LEGAL RULING NO. 419
FRANCHISE TAX BOARD
December 18, 1981
CALIFORNIA TREATMENT OF THE FEDERAL SAFE‑HARBOR LEASING RULES UNDER IRC SECTION 168 (f) (8)
What is the California tax effect of an arrangement qualifying as a "safe harbor" lease under IRC Section 168 (f) (8)?
The Franchise Tax Board will continue to be guided by the provisions of Rev. Proc. 75‑21, 1975‑1 C.B. 715; Rev. Proc. 75‑28, 1975‑1 C.B. 752; Rev. Proc. 76‑30, 1976‑2 C.B. 647; and Rev. Ruling 55‑540, 1955‑2 C.B. 39 in determining whether certain transactions purporting to be leases are, in fact, leases for California tax purposes.
If a transaction purporting to be a sale and leaseback fails to qualify as such under the standards set forth in the above referenced federal rulings and procedures, the sale and lease elements of the transaction will be disregarded. Amounts received pursuant to such a transaction will reduce the basis of the property in the hands of the purported seller/lessee. Amounts paid by the purported buyer/lessor pursuant to such a transaction are viewed as the purchase of federal tax benefits and will be disregarded for California tax purposes.
If a transaction purporting to be a standard lease fails to satisfy the tests referenced above, the finance lease transaction will continue to be treated as a conditional sales contract.
The Economic Recovery Tax Act of 1981, in enacting into law Section 168(f)(8), IRC, made substantial changes in the treatment of transactions which purport to be sales and leasebacks or to be standard leases which, under prior law, would have been disregarded in the former case or treated as a conditional sales contract in the latter case.
Under the federal guidelines in effect before Section 168(f)(8) was enacted, in order to qualify for an advance ruling that a particular transaction constituted a lease, the following requirements had to have been met:
(1) the lessor, at all times must have a minimum "at risk" investment in the asset of at least 20 percent of its cost;
(2) the lessor must be able to show that the transaction was entered into for profit, apart from the transaction's tax benefits (i.e., without consideration of the tax deductions, allowances, credits, and other tax attributes arising from the transaction);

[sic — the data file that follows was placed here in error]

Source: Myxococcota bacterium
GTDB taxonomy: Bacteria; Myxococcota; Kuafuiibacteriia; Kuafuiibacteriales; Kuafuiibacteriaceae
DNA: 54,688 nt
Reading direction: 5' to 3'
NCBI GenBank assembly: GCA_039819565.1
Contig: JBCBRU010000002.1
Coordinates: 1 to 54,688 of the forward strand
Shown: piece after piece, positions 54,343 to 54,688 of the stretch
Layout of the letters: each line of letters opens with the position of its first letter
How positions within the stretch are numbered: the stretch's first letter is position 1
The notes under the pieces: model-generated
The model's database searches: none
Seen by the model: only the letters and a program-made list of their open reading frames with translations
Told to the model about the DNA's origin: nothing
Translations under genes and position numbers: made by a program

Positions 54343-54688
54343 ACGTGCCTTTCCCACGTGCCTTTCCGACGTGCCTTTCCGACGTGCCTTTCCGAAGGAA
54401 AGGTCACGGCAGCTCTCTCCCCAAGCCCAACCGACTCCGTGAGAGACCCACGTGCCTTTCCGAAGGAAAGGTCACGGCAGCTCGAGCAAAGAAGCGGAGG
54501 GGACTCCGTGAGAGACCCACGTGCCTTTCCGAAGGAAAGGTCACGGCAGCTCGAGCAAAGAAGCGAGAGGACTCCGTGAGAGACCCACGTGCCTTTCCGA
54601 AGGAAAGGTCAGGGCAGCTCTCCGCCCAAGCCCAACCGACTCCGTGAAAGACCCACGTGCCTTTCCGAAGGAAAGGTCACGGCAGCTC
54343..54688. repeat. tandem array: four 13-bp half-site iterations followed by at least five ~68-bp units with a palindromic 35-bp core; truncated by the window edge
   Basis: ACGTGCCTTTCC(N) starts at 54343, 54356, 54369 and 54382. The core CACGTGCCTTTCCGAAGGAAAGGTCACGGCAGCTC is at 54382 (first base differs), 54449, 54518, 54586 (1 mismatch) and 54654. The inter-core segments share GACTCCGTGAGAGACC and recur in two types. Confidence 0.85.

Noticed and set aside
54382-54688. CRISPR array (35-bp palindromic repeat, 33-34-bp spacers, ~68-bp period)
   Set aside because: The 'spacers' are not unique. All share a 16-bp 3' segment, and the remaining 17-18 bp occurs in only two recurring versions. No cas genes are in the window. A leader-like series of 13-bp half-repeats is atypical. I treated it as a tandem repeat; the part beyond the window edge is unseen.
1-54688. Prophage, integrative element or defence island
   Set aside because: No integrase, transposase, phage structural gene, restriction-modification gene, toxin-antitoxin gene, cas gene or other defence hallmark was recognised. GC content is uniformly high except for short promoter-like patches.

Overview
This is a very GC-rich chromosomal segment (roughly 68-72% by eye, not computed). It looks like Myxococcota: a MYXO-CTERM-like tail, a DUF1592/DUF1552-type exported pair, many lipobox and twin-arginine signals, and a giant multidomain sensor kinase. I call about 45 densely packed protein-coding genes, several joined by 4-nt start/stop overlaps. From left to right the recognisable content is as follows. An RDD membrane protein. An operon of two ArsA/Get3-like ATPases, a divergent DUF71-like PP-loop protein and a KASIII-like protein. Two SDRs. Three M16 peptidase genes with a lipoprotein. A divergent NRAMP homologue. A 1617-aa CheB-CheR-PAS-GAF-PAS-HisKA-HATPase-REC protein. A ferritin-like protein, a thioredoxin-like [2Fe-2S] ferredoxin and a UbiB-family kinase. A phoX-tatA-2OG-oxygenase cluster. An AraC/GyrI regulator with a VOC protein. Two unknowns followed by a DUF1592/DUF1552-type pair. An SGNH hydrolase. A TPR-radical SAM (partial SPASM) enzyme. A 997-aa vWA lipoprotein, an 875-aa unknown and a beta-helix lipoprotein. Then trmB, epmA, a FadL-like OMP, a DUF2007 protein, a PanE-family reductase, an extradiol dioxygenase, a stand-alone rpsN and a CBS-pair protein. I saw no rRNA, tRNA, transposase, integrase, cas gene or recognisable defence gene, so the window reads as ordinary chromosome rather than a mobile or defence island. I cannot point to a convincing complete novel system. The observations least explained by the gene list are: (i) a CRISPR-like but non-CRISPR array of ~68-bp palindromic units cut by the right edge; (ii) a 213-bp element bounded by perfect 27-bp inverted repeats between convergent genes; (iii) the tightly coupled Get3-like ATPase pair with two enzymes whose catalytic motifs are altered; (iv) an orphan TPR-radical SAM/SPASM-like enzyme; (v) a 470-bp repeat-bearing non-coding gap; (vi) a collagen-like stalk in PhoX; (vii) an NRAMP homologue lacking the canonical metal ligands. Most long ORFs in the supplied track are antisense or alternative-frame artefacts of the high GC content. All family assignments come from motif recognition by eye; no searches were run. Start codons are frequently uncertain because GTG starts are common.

(3) the lessee must not have a contractual right to purchase the property at less than its fair market value nor may the lessor have a contractual right to cause any party to purchase the asset;
(4) the lessee may not have furnished any part of the purchase price of the asset nor have loaned or quaranteed any indebtedness created in connection with the acquisition of the property by the lessor; and
(5) the use of the property at the end of the lease term by a person other than the lessee must be commercially feasible to the lessor n1
Section 168(f) (8) creates a "safe harbor" that guarantees that a transaction will be treated as a lease for purposes of allowing investment tax credits and accelerated cost recovery depreciation allowances to the "lessor". As indicated in the Senate Committee Report, it was expected that "lessees" would receive a significant portion of the "lessor's" tax advantages through reduced rental charges for the property in the case of finance leases, or cash payments and/or reduced rental charges in the case of sale-leaseback transactions. The net effect would be to accelerate the availability of tax benefits to those users of property who may not have sufficient federal tax liability to absorb these benefits.
In order to qualify under Section 168(f)(8), both the lessor and lessee must elect to treat the lessor as owner of the property. In general terms, the lessor must be a corporation and have 10 percent of the adjusted basis in the property at risk throughout the lease. The lease property must constitute new Section 38 (investment tax credit) property and the term of the lease cannot exceed 90 percent of the asset's useful life or 150 percent of its asset Depreciation Range (ADR) class life.
The typical sale and leaseback arrangement contemplated under Section 168(f)(8), IRC, is illustrated in the example provided in Appendix 1 of the Joint Committee on Taxation Staff Paper Explaining Safe Harbor Leasing Provisions Under Accelerated Cost Recovery System, released October 20, 1981:
Corporation X purchases new equipment having a 10-year ADR life for $1,000,000. X "sells" the asset to corporation Y for $200,000 cash and an $800,000 note. Y then "leases" the equipment to X for 15 years, for an amount which exactly offsets the debt service. The only money which changes hands on the transaction is the $200,000 payment from Y to X. At the end of the lease Y sells the asset to X for one dollar.